If there’s an opportunity, grab it by the horns and get at it quick. Does a journalist need a quote? Don’t spend six hours getting it together. They want it now. The quicker you react, the easier you make it for the journalist in question. Make it easy for them and they’ll come back to you. Make it complicated and you’ve got no chance.

PR Mistake #4: Not thinking about the impact on your wider marketing strategy


Why is there so much debate around traditional PR versus digital PR? In all truthfulness we should be working together. It’s important to be aware of the impact that your campaigns are having on your whole marketing communications strategy and that all of your messaging is aligned. Consider the channels you have available:

  • How could it influence your organisation’s search strategy?
  • What sort of website content could you create?
  • What paid activity can you do to support your overall goals?

Working together as a wider team is essential to save time and money. Consider whether your PR campaigns could work online and see if your projects could help support other teams with their objectives as well as your own. After all, saving time and money is a very valuable skill to have in this business, so use this opportunity to do just that.

PR Mistake #5: Offering quotes that are… promotional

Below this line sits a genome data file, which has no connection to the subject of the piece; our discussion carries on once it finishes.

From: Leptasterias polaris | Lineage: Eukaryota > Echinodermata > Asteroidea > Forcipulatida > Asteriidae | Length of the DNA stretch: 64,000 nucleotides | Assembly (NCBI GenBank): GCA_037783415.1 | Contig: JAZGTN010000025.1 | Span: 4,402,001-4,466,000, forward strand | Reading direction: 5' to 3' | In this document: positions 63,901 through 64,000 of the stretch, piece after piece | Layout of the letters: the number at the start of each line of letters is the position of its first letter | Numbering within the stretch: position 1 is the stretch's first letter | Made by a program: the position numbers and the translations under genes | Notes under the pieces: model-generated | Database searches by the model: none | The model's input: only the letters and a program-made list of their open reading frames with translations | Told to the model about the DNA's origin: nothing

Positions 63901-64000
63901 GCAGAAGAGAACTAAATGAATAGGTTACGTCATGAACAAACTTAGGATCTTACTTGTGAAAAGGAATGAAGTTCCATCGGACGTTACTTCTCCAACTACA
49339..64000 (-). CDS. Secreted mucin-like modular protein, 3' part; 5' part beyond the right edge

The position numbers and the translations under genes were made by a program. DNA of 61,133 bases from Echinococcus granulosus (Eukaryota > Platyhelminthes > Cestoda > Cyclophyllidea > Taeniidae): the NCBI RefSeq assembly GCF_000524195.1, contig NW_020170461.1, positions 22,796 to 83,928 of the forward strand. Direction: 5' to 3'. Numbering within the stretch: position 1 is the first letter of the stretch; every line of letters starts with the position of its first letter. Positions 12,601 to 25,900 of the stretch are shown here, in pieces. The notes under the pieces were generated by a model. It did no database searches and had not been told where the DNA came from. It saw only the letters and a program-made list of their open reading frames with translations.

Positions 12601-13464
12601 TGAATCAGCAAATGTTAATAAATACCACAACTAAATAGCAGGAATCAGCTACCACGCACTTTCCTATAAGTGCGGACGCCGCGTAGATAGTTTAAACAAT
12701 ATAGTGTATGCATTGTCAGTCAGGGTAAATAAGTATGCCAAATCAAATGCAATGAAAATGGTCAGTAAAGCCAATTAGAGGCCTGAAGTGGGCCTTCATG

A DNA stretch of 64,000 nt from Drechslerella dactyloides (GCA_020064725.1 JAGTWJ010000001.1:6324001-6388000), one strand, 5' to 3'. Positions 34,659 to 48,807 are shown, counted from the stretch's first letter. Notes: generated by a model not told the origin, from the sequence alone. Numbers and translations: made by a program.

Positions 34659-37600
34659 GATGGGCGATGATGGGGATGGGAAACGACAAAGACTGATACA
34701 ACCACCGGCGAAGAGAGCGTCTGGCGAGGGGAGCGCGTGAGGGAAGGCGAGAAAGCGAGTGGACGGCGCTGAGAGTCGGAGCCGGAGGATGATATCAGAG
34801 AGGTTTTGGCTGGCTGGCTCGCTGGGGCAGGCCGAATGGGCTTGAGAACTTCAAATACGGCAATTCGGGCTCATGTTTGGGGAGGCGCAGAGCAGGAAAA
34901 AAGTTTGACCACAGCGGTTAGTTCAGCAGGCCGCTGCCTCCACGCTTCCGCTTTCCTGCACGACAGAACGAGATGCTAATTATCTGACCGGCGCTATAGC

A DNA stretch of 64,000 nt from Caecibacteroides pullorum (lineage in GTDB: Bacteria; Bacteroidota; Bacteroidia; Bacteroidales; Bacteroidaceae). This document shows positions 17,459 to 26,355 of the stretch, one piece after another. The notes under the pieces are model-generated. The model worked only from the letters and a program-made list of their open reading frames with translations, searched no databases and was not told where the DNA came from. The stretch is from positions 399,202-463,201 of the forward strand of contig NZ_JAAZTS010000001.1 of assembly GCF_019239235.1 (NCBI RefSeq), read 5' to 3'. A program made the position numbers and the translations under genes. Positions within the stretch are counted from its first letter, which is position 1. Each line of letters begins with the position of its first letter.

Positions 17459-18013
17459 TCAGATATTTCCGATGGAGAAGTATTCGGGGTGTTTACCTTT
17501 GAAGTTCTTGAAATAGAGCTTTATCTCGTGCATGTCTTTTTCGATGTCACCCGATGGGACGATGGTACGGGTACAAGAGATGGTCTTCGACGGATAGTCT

It’s understandable that you want to promote your brand as much as possible, however quotes need to be personal, not promotional.

Journalists aren’t bothered about your service or messaging, they care about the story. They want quotes that are human and personable. It needs to be real, not robotic. Some of the biggest entrepreneurs are media moguls because their PR teams make them personal.

PR Mistake #6: Thinking that everyone is as interested in your brand as you are


I get it, you’re passionate about your brand and that’s great. You’re launching a new product and it’s exciting, but how does that affect the wider industry? Not everyone will be as interested in what you have to offer.

The best way to get noticed is to share that passion and share insight. What makes your product a market leader? You may have the answer to all of these questions. If you do, you need to make sure the journalist knows about it.

It doesn’t guarantee coverage though. The harsh reality is that not everyone will want a piece of your brand.

PR Mistake #7: Using old school metrics


Shall we start with AVE? There are so many better metrics that can help you analyse your campaign’s success. We’re an agency where teams are committed to looking at new methods of measurement and we know it can be hard to measure the direct impact of a PR campaign on conversions, but believe me, there are alternative ways to help attribute how PR has made a difference to your company.

Google Analytics is a great starting point – looking at traffic, engagement and attributing when coverage has happened and how this may have affected your site are all much more valuable methods of evaluation.

It’s important to remember that all of the traditional tactics you have loved and learnt are still very much useful assets and skills, but it is vital that brands adapt their way of thinking towards PR and constantly review their approach. PR is quickly changing and it’s important that brands are doing what’s best for their future.